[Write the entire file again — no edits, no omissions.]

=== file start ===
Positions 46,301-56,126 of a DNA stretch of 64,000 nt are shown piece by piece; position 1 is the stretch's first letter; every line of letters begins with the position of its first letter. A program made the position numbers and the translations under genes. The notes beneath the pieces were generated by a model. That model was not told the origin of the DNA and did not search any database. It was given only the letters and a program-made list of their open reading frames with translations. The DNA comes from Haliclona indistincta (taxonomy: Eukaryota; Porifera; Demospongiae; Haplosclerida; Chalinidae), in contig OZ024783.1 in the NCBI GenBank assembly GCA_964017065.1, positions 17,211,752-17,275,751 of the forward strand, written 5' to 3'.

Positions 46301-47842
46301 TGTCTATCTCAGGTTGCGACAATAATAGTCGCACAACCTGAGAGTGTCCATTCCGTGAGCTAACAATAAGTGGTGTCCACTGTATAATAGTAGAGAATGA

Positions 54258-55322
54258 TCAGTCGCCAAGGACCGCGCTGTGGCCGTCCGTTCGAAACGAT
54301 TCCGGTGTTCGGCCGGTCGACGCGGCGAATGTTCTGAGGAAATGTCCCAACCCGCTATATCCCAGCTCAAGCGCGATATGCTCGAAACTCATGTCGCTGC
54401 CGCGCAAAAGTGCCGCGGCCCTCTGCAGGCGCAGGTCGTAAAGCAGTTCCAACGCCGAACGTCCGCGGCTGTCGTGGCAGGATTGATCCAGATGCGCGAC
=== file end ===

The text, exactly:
Positions 46,301-56,126 of a DNA stretch of 64,000 nt are shown piece by piece; position 1 is the stretch's first letter; every line of letters begins with the position of its first letter. A program made the position numbers and the translations under genes. The notes beneath the pieces were generated by a model. That model was not told the origin of the DNA and did not search any database. It was given only the letters and a program-made list of their open reading frames with translations. The DNA comes from Haliclona indistincta (taxonomy: Eukaryota; Porifera; Demospongiae; Haplosclerida; Chalinidae), in contig OZ024783.1 in the NCBI GenBank assembly GCA_964017065.1, positions 17,211,752-17,275,751 of the forward strand, written 5' to 3'.

Positions 46301-47842
46301 TGTCTATCTCAGGTTGCGACAATAATAGTCGCACAACCTGAGAGTGTCCATTCCGTGAGCTAACAATAAGTGGTGTCCACTGTATAATAGTAGAGAATGA

Positions 54258-55322
54258 TCAGTCGCCAAGGACCGCGCTGTGGCCGTCCGTTCGAAACGAT
54301 TCCGGTGTTCGGCCGGTCGACGCGGCGAATGTTCTGAGGAAATGTCCCAACCCGCTATATCCCAGCTCAAGCGCGATATGCTCGAAACTCATGTCGCTGC
54401 CGCGCAAAAGTGCCGCGGCCCTCTGCAGGCGCAGGTCGTAAAGCAGTTCCAACGCCGAACGTCCGCGGCTGTCGTGGCAGGATTGATCCAGATGCGCGAC